I sold about half my Energy in July.
And sold about half the China in early Aug, near the peak (so far), on advice from the woman who heads a decent china fund (AACFX) that profit taking was indicated for the short term. (If a fund manager says that about her baby — run!)
Here’s a China ETF (the FXI ):
The basic notions behind this recent selling were simply that:
– we’ve had a big steep ride up in the past ten months, and what goes up so steeply usually corrects.
– we are still far from out of the woods economically.
E.g., 2009 was milder than 2008 and 2007 for Adjustable Mortgages coming due for reset — but in 2010 they will spike again. (See the chart at the very end of this article, above Mr Potato Head.) This may crush current optimism about a Housing recovery.
I think the big run up since Thanksgiving was in part Obama euphoria. In part simply the big banks stepping back from the brink of dissolution. And in part just a big Dead Cat Bounce after the trouncing all sectors took since Halloween 2007. I think we’ve had a death in the family.
Nevertheless, there are a lot of people and fund managers with cash on the sidelines who have watched the big run up this year with increasing panic — failing to participate. Those people may now be loading their guns to buy on the current Dips.
So it’s not at all clear yet what the next month, three months and six months may look like.
Of the cash raised by recent sales, I’ve put a little more into gold, however. (Or, rather, a gold biz fund: FGLDX). So I guess I DON’T think the dollar is ready to reassert its old primacy. The chinese are increasingly unhappy and the Euro chart looks more promising to my half-cocked eye …
One thought out there is that the dollar’s recent, less than gangbustin’, rise, will peter out now that we’ve heard from the central banks of England and Japan and — tomorrow — will hear from Uncle Sam’s Fed Reserve. This view expects the dollar downtrend, after the recent correction, to continue.
But Mostly: For now I’m not ready to risk much of my hard-won recovery. Waiting and seeing. In mourning.
1. The long-term trend in American foreign affairs detailed in Chalmers Johnson‘s must-read SORROWS of EMPIRE — the trend of Pentagon aggregation of policy-making power in Washington via the simple step-wise business of building more and more bases …
The trend, of course, continues. Something like thirteen “permanent” american bases have been built in Iraq since 3/19/2003. And recent reports tell us that the Pentagon :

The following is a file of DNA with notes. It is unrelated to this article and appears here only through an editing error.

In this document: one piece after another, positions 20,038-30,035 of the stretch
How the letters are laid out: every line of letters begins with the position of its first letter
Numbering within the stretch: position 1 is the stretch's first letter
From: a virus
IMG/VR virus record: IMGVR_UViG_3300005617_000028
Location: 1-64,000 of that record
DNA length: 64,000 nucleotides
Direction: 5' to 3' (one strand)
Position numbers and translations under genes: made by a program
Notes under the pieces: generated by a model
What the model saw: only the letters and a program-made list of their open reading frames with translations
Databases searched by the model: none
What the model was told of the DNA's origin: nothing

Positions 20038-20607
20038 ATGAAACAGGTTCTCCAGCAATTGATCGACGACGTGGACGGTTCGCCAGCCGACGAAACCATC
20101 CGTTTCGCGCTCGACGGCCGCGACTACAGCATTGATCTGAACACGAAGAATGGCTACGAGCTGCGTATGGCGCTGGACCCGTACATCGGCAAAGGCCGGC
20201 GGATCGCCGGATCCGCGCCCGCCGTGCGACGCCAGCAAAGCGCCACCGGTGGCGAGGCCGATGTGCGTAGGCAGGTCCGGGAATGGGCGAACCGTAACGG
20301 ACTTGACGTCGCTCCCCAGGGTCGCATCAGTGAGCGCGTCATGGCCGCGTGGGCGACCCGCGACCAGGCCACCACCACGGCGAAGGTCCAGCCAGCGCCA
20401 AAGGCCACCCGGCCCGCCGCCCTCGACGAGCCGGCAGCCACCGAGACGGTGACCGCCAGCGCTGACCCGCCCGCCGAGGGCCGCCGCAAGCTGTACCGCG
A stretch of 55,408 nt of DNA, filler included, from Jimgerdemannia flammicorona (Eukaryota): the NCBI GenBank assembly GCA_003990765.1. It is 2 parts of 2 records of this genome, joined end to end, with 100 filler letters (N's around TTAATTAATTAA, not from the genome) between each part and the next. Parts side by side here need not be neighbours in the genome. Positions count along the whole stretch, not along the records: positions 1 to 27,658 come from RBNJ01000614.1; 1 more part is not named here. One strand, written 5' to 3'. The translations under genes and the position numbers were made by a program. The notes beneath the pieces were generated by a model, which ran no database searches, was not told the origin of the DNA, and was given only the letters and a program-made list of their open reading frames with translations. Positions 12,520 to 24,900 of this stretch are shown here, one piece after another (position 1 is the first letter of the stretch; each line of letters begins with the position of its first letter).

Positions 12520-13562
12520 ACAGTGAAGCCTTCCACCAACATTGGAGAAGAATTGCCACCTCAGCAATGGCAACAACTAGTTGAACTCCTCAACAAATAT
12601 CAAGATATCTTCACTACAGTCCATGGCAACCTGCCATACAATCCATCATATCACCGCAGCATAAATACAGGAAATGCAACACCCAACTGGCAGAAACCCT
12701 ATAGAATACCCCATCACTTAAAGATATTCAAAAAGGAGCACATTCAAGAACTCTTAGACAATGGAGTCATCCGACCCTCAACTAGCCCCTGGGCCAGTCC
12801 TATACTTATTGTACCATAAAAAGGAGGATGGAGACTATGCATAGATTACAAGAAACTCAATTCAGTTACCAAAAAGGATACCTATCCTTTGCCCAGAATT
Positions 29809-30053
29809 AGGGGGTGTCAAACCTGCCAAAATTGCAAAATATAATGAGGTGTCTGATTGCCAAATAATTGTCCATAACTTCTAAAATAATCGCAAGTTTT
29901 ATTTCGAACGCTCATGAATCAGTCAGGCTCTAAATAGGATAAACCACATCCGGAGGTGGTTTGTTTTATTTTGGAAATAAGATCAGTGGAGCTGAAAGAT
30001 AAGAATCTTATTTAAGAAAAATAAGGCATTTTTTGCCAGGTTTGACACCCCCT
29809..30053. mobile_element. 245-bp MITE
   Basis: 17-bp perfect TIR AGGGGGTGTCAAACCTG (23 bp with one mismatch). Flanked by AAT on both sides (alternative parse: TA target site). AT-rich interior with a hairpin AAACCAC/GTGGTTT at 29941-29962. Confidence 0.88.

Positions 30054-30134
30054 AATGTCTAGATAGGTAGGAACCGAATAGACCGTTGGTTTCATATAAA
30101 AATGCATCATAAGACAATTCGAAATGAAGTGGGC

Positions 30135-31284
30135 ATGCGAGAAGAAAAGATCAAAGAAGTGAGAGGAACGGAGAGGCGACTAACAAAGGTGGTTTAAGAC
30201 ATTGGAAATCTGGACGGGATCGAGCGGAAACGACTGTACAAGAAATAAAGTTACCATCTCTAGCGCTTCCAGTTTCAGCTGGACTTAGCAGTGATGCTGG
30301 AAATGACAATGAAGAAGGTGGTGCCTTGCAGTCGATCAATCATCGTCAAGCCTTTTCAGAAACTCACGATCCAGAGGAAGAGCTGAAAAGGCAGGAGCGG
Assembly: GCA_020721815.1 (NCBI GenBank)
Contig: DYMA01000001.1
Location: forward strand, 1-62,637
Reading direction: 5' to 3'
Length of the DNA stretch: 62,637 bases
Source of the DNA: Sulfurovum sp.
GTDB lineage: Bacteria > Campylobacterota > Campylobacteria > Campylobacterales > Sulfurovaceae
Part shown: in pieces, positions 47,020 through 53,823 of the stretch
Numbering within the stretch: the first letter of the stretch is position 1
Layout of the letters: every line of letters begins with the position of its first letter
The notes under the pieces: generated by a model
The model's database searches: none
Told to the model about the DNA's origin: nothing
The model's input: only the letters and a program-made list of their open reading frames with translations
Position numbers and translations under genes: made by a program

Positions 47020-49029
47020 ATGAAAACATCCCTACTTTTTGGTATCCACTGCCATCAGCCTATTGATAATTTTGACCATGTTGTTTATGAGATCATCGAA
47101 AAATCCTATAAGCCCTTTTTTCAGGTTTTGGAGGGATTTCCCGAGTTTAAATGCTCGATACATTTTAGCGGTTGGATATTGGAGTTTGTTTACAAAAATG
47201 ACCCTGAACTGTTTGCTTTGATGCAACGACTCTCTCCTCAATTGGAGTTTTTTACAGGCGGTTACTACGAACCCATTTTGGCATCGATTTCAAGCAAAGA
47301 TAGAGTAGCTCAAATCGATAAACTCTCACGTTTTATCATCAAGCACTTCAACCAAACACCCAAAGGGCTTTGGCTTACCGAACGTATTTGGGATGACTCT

– has decided to pursue not only Terrorists but Drug Lords in Afghanistan. Support Your Local Sheriffs. Build them each a base.
– is negotiating the lease of seven army bases in Columbia from the Bogota government. The obvious policy worry here is re Venezuela (as the Times headline over the AP story makes clear).
If Obama allows Gates-Mullen to start a public war (as opposed to the meaty tenderizing in progress since early in the Bush-Cheneytime) along the Columbia-Venezuela border …
I find I have nothing to append to that “if” aside from a repeat of a repetition:
The shrinking portion of Washington policymaking that one might deem Discretionary more and more is made by the Pentagon. This uptrend began with the world wars, has never significantly corrected, and Obama for the past 18 months has shown no inclination to curb the Pentagon’s enthusiasms whatsoever.
Sorrows of an empire nobody needs.
2. The stark choices ahead of every major power on the planet are to cooperate as the resource and climate problems escalate, or to revert to the romantic nationalist philosophy of war of the early Modern centuries. That romance died in 1914, was buried in 1945, but rose again (in accordance with scripture) circa 1991, when the Soviet Union fell.
Most americans of our time were raised to believe in cooperation, the obvious exceptions being the likes of Richard Perle, Paul Wolfowitz and baby Bill Kristol, who with their ilk daydream of Israel and the USA taking on all comers six-guns ablaze, Butch Cassidy and the Sundance Kid.
The view has some basis perhaps in Tel Aviv. Where one stands is a function of where one sits, by and large.
But why Washington has fallen in love with world war remains something of a mystery here. Profound and near perfect despair, one guesses, must underlie it. The Likud Lobby alone does not seem to have the punch.
Perhaps when presented with the grim spectacle of a Nation (i.e., a people) pulling itself apart — as the American people have been since Reagan was installed to jumpstart Globalization — perhaps a self-destructive, incoherent foreign policy is precisely what one should expect.
3(a) The incoherence might be superficial. Might make perfect sense from an eccentric and very unpatriotic point of view held by Owner-Operators.